The client object model is designed for use in remote client-side solutions that run on computers where SharePoint 2010 has not been installed. See SharePoint 2010 Client Object Model for more information about the client object model and how to use it. The types and members in these APIs are documented in Client Class Library (for code that executes in a .NET managed application or in a Microsoft Silverlight 2.0 application) and ECMAScript Class Library (for code that executes in the browser).

SharePoint 2010 Web Services

The SharePoint 2010 Web services allow you to integrate SharePoint capabilities into code that runs remotely in client-side or server-side applications that run on computers where SharePoint 2010 has not been installed. SharePoint 2010 provides a limited set of REST interfaces for developers who are familiar with that standard. The Web services provide a fuller range of capabilities than the managed client object model, but they do not provide the same performance and design advantages, such as batching and exception handling. When you develop client-side applications, you should use the managed client object model whenever possible.

The SharePoint 2010 Web services APIs are documented in SharePoint 2010 Web Services and in SharePoint Foundation REST Interface.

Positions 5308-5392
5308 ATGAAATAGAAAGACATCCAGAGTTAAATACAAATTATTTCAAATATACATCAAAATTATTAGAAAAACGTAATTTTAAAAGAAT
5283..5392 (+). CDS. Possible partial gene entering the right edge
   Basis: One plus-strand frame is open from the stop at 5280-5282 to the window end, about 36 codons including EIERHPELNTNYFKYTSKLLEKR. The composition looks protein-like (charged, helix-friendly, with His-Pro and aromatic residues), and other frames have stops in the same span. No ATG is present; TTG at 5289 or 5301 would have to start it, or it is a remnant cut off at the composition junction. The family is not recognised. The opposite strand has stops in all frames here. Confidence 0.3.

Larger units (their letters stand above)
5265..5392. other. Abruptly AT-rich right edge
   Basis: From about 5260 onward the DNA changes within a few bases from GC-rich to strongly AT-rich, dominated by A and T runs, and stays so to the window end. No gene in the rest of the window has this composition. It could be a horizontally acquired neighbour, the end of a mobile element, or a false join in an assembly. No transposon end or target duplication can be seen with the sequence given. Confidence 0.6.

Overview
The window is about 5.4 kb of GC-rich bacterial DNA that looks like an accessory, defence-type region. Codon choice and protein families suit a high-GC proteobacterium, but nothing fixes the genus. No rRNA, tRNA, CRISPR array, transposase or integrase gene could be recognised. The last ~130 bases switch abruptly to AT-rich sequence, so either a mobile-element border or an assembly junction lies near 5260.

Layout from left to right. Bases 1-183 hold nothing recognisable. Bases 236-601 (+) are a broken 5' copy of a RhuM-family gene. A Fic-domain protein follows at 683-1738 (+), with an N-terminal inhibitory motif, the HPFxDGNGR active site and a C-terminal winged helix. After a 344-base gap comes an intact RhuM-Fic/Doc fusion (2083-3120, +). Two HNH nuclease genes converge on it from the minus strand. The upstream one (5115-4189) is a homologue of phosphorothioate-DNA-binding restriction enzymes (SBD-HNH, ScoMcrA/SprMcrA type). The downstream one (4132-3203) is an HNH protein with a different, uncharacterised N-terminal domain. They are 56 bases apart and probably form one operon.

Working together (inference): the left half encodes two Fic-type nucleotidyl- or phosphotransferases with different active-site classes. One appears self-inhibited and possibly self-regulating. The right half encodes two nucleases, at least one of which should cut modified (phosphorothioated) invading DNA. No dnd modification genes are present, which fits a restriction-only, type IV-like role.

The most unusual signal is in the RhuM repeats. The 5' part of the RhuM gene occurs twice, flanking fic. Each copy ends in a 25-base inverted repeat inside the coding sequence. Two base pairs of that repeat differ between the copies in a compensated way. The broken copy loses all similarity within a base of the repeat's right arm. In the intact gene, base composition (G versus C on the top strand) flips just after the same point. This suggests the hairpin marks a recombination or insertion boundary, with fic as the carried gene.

See Also

Setting up the Development Environment for SharePoint 2010 on Windows Vista, Windows 7, and Windows Server 2008
Sandboxed Solutions
Using the SharePoint Foundation Server-Side Object Model
Server and Site Architecture: Object Model

Comments (6)

  1. Christophe says:

    Jim, it seems that your links point to a local drive.

  2. crowleyj says:

    The links are fixed now. I apologize for the mix-up.

  3. Myles says:

    Thanks, Jim. As a long time web application developer but new to SharePoint (and .NET dev altogether) it's great to have this overview.

    Am I right in assuming then that the 2010 Web Services are the only one of relevance to those building for non-Microsoft platforms (Mac apps, iOS apps, other web applications)? Are they also the only one when working with the SharePoint Online (cloud) platform?

  4. crowleyj says:

    Hi Myles. Your first assumption, about Web Services and non-Microsoft development platforms, is correct. As for SharePoint Online, I defer to our cloud expert A.J. May, who has passed along this helpful reply:

    "You can use all the API types in SharePoint Online, to varying degrees:

    • For server APIs, you can create sandbox solutions and upload them to SharePoint Online.

    • You can also use the client object models (ECMAScript, managed .NET and Silverlight)

    • Certain SharePoint Web services are also available in SharePoint Online, including the SharePoint REST service

    You can get a good overview of development options for SharePoint Online in the following article:

    SharePoint Online: An Overview for Developers (…/gg153540.aspx)

    And you can find tons of detailed developer resources on the SharePoint Online Developer Resource Center:"

  5. As a guy looking to get into SharePoint development, this is actually a very useful article.

  6. PointZero2 says:

    Which client(s) can be used to connect to a user profile service on a *different farm*?